Government Tells UN Human Right Group- St. Kitts Will Keep Death Penalty

The decision of the government, no doubt has been influenced by the spiralling crime wave in the federation, where the annual murder rate continues to be of serious concern both to the government and the citizenry.

The last hanging in the St. Kitts & Nevis was on 19th December, 2008. 

The Federation’s Permanent Representative to the United Nations, His Excellency Delano Bart, Q.C., acknowledged that although the issue is controversial it will continue to be so. 

“However, having considered the matter, the Government has decided to retain it as one of the sentences available to the Court that it can use within its discretion. We accept, from the outset that there may be some evidence that it is not necessarily a deterrent but within the context of our present society and the increasing crime rate, the Government would have great difficulty in justifying to its citizenry its decision to deprive the Court of this optional punishment.” Mr. Bart said in presenting the national report at the Palais des Nations in Geneva, Switzerland. 

Bart told the Tenth Session of the Working Group on the Universal Periodic Review, a new mechanism of the Human Right Council that St. Kitts & Nevis will retain the death penalty for the offences of murder. 

He said that the jurisprudence surrounding the death penalty has been highly developed and refined by the Courts to the extent that the Courts themselves will not pass such a sentence except in the most heinous of crimes which have been further refined to being “the worst of the worst.” 

The high level diplomat said that although the death penalty remains as a punitive measure on the books, the evidence is clear that it is not frequently carried out.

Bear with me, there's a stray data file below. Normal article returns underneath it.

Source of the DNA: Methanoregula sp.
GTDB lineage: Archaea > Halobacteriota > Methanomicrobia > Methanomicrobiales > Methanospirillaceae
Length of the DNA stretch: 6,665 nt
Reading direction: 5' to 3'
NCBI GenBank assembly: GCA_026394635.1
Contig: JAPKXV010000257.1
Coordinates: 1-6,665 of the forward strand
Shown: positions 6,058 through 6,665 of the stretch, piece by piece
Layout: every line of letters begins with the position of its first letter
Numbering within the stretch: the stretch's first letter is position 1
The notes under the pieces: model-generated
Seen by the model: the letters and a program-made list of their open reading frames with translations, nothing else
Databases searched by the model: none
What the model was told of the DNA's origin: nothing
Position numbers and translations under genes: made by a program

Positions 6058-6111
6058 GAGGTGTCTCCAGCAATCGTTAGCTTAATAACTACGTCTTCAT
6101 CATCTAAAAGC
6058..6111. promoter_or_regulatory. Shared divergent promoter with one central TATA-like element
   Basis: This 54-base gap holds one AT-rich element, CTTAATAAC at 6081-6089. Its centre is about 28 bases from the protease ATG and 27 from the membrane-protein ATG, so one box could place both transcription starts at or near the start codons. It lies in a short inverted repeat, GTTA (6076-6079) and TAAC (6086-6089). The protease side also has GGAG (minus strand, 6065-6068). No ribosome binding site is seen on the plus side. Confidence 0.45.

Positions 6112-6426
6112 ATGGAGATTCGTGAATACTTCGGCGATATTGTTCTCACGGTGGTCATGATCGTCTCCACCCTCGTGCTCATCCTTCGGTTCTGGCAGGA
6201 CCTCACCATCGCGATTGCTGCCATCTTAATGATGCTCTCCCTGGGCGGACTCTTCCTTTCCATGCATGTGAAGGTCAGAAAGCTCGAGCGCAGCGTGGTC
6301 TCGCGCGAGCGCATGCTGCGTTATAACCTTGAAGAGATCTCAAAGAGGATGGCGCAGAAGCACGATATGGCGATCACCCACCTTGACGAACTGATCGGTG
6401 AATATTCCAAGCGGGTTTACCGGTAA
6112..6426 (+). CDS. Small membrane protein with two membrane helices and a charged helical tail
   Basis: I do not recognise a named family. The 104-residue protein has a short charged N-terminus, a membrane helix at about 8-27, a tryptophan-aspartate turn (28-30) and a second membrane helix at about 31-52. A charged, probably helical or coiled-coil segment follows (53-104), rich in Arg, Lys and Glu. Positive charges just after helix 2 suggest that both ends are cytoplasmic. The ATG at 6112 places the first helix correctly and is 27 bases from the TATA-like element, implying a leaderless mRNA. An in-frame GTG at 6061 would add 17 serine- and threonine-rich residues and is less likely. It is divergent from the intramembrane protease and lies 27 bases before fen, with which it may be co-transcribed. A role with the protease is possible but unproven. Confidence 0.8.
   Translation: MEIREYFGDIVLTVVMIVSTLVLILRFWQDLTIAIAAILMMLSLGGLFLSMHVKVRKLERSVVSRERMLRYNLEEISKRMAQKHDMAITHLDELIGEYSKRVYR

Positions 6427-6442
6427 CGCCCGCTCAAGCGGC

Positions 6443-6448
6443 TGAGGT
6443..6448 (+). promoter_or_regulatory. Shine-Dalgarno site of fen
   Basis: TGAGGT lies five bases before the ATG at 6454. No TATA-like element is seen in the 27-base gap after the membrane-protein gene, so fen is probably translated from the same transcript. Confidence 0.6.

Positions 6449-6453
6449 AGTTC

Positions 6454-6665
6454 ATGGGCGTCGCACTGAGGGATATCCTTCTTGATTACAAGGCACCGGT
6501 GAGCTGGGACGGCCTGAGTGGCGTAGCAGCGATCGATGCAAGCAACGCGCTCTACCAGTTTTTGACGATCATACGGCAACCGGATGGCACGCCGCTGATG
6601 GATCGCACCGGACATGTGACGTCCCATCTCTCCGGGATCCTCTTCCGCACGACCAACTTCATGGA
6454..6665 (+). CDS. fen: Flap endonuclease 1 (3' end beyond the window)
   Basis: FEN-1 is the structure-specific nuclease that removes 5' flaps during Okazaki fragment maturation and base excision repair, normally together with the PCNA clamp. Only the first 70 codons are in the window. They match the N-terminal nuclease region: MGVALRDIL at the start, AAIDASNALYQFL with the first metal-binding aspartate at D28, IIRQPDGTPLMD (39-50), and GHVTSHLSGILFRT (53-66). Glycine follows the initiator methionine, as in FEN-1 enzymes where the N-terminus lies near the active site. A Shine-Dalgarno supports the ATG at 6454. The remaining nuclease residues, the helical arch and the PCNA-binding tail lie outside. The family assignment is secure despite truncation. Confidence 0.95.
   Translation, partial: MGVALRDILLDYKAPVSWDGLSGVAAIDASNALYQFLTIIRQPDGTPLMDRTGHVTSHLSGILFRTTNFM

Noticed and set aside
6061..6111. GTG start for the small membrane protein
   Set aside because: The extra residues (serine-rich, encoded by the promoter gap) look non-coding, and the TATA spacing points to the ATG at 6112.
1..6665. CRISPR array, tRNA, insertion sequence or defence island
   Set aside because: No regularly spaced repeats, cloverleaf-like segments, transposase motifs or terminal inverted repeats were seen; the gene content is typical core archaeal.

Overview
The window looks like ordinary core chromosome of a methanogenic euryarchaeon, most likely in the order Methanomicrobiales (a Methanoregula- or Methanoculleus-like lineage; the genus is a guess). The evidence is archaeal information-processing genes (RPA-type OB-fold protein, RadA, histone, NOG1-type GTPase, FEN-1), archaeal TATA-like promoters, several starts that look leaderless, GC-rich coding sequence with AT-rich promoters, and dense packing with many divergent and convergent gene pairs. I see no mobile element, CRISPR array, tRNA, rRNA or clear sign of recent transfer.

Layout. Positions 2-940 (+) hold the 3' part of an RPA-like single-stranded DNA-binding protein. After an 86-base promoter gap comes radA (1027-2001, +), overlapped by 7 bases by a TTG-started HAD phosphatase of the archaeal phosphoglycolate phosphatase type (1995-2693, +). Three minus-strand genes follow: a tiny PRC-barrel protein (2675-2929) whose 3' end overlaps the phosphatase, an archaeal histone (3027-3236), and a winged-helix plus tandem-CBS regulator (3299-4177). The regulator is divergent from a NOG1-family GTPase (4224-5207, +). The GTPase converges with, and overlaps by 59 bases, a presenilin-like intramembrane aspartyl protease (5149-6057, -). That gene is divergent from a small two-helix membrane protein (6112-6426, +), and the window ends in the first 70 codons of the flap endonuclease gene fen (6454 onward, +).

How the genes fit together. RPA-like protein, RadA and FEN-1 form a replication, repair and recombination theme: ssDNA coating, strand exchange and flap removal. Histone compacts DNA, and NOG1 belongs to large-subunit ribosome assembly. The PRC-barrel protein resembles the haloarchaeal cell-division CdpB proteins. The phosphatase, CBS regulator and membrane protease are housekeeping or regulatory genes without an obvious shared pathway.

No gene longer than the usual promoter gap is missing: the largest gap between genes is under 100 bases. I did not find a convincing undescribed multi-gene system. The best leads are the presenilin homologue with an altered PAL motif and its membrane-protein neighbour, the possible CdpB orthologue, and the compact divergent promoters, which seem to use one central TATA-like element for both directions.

“In the last thirty years there have only been three instances when the death penalty has been carried out. During that period of time, others have been sentenced to death but those sentences have either been commuted by the Court or by the Mercy Committee – a feature of the Constitution which intervenes when justice ends and mercy begins. 

“In cases where it has been implemented, the legal procedure as set out in the Constitution has been duly followed. Where an accused is found guilty of a crime punishable by death, the penalty of death is no longer mandatory. There is a compulsory hearing dedicated solely to the question of sentence. This therefore means that the judge has before him an array of options in respect of sentence. The law requires that a social inquiry report along with a psychiatric report and any other report that the defence deems necessary be submitted to the Court for such a hearing,” Mr. Bart submitted. 

He further reported that the convicted person is allowed to call witnesses to speak on his behalf and his Counsel is at liberty to try and persuade the Court against the imposition of the death penalty. If he is so sentenced he still has the right to appeal against that sentence to the Court of Appeal of the Eastern Caribbean and ultimately to the Appellate Division of the Judicial Committee of the Privy Council. 

“If the convicted person fails to have his sentence commuted he can petition the Advisory Committee on the Prerogative of Mercy which was created by Section 67 of the Constitution.  In the earlier life of the Committee there was no obligation for the Committee to hear a matter if it were not petitioned. However the law has since developed where, if the convicted person has not petitioned the Committee, the Committee is obliged to consider the matter and give him an opportunity to make representation before it as to why the sentence of death should not be carried out,” said the Federation’s chief diplomat at the United Nations. 

He said although this is the due process of law, the Government is amenable to open consultation with its citizenry on various issues including this one. 

The report was compiled by the Ministry of Foreign Affairs. Accompanying Ambassador Bart were Legal Advisor in the Ministry of National Security, Dr. Dennis Merchant; Ms. Karen Hughes, Parliamentary Counsel in the Ministry of Justice and Legal Affairs and Ms Kaye Bass, Senior Foreign Service Officer in the Ministry of Foreign Affairs.

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